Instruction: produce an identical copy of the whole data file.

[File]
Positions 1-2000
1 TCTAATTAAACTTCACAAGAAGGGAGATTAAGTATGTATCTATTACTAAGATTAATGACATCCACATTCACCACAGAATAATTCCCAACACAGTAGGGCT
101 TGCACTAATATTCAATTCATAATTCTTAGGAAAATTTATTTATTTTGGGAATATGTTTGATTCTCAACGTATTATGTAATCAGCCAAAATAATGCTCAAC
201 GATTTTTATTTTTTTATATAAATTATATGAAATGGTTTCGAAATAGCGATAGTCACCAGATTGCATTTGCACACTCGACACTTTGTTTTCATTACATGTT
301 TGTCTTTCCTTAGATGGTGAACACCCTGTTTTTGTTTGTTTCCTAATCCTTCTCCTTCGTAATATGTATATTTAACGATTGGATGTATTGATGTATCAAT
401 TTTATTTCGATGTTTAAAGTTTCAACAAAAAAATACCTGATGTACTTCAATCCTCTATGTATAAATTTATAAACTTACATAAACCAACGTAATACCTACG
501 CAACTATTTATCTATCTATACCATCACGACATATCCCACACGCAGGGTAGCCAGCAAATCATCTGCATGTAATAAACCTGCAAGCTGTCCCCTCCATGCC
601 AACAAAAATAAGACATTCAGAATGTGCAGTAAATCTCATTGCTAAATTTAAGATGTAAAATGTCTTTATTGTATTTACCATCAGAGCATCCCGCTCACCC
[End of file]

Positions 1-2000
1 TCTAATTAAACTTCACAAGAAGGGAGATTAAGTATGTATCTATTACTAAGATTAATGACATCCACATTCACCACAGAATAATTCCCAACACAGTAGGGCT
101 TGCACTAATATTCAATTCATAATTCTTAGGAAAATTTATTTATTTTGGGAATATGTTTGATTCTCAACGTATTATGTAATCAGCCAAAATAATGCTCAAC
201 GATTTTTATTTTTTTATATAAATTATATGAAATGGTTTCGAAATAGCGATAGTCACCAGATTGCATTTGCACACTCGACACTTTGTTTTCATTACATGTT
301 TGTCTTTCCTTAGATGGTGAACACCCTGTTTTTGTTTGTTTCCTAATCCTTCTCCTTCGTAATATGTATATTTAACGATTGGATGTATTGATGTATCAAT
401 TTTATTTCGATGTTTAAAGTTTCAACAAAAAAATACCTGATGTACTTCAATCCTCTATGTATAAATTTATAAACTTACATAAACCAACGTAATACCTACG
501 CAACTATTTATCTATCTATACCATCACGACATATCCCACACGCAGGGTAGCCAGCAAATCATCTGCATGTAATAAACCTGCAAGCTGTCCCCTCCATGCC
601 AACAAAAATAAGACATTCAGAATGTGCAGTAAATCTCATTGCTAAATTTAAGATGTAAAATGTCTTTATTGTATTTACCATCAGAGCATCCCGCTCACCC